We will also be working across civil society in order to maintain the pressure for progress in New York and around the world. Inequalities – not least in terms of access to information – remain serious. Governments will need to maintain their commitment if we are to achieve success. To this end, IFLA has signed onto a joint letter underlining these points.

In preparation for this key annual event for governments, development practitioners, private sector and civil society, IFLA has ensured active participation of librarians at all regional preparatory meetings in 2018: Europe (1-2 March, Geneva, ECE), Asia-Pacific (28-30 March, Bangkok, ESCAP), Latin America and the Caribbean (18-20 April, Santiago, ECLAC), Western Asia (24-26 April, Lebanon, ESCWA) and Africa (2-4 May, Dakar, ECAECA).

Interested in following the HLPF? Watch the livestreaming through the UN Web TV, and use the hashtags: #HLPF and #HLPF2018 in social media.

We will be producing regular blogs from the event, reporting on key reflections and announcements for libraries throughout the week and a half.

Follow our updates on Facebook and Twitter @IFLA@IFLA_Lib4Dev, and stay tuned by using the #Lib4Dev and #DA2I hashtags.

Core Attributes of Fedora Repository Enable Complex Modeling of Data and Objects For Re-use in a Wide Variety of Instances

DSpace news - Tue, 10/07/2018 - 23:48

The name Fedora is an acronym for the Flexible Extensible Digital Object Repository Architecture. The Fedora Repository is very flexible; it is capable of serving as a digital content repository for a wide variety of use cases. Among these are digital asset management, institutional repositories, data repositories, digital archives, content management systems, scholarly publishing enterprises, and digital libraries. The Fedora Repository is able to store any sort of digital resource such as documents, videos, datasets, computer files, and images, plus it can store metadata about the content items in any format. In addition, the relationships between content items can be stored–which is often as important as the content items themselves. You can choose to store just the metadata and relationships for content which is held by another organization or system such as cloud storage, archival tape storage, databases etc.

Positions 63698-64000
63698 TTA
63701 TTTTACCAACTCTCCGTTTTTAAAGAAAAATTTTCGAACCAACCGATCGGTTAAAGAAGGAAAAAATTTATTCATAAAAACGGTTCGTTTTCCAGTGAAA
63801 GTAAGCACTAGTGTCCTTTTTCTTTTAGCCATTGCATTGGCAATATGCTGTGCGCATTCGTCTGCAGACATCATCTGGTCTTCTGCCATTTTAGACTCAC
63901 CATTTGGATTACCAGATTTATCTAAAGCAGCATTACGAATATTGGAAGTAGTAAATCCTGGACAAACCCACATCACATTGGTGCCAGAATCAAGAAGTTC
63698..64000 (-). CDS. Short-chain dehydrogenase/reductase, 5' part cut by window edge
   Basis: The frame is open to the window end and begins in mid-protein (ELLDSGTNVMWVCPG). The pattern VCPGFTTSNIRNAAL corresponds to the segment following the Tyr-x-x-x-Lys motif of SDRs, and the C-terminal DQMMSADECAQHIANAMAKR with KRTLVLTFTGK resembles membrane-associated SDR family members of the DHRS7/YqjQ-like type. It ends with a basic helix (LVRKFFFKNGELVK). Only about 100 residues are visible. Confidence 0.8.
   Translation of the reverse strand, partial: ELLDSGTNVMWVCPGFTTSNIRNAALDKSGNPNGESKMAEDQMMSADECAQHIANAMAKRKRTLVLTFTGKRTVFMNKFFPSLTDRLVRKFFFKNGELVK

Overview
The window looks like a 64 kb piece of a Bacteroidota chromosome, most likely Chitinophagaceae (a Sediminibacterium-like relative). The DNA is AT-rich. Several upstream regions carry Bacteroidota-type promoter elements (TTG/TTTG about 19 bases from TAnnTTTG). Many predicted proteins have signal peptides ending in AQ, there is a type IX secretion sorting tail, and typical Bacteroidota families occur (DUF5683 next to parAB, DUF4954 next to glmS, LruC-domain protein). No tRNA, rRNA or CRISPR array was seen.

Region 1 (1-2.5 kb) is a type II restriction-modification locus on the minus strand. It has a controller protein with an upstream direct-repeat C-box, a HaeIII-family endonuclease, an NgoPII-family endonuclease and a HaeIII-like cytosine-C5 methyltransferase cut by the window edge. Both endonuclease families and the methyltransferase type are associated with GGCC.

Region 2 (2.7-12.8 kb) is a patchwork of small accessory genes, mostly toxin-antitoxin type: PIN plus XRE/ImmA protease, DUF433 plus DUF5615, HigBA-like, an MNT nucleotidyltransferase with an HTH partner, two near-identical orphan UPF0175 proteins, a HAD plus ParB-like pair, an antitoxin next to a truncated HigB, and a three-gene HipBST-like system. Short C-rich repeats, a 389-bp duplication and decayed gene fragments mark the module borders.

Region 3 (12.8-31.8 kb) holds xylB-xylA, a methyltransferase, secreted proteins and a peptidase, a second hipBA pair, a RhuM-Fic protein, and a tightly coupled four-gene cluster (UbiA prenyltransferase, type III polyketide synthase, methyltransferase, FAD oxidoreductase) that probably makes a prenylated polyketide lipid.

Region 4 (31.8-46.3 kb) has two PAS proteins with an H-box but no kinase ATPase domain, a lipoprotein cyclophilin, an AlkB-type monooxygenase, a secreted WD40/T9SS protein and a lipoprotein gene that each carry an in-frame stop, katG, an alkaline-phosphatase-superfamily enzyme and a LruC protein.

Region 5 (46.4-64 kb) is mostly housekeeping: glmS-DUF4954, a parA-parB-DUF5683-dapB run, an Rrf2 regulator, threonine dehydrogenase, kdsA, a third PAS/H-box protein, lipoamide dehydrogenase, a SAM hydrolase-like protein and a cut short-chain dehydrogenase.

Why Fedora?
Technological innovations occur because there is an unanswered need within a community that inspires individuals or groups to develop potential solutions to solve a problem. By 1998 early Internet users, particularly in the scholarly ecosystem, had become more sophisticated at creating and using many varieties of complex digital content. Digital repositories needed to evolve into more sophisticated storage and access containers. As digital collections grew, and were made use of in previously unconsidered ways, repository managers were faced with management tasks of increasing complexity. Collections contained multiple data types, and organizations need to archive and preserve complex objects, as well as web sites and other complex, multi-part documents. And finally, the need to establish relationships between data objects in a repository had become more and more apparent. It was in this era that core attributes of the Flexible Extensible Digital Object Repository Architecture–Fedora–were developed. But this is no mere anachronism; these core Fedora attributes remain key relevant features because community use cases of today are no less complex than they were 20 years ago.

Fedora development has been focused on whittling down the core to the most valuable kernel of abstraction around digital objects so that users and developers can access a Fedora repository to serve digital objects with even more flexibility in how they integrate surrounding services.

These original goals for Fedora’s development are still important:
• Identifiers: provision of persistent identifiers; unique names for all resources without respect for machine address
• Relationships: support for relationships between objects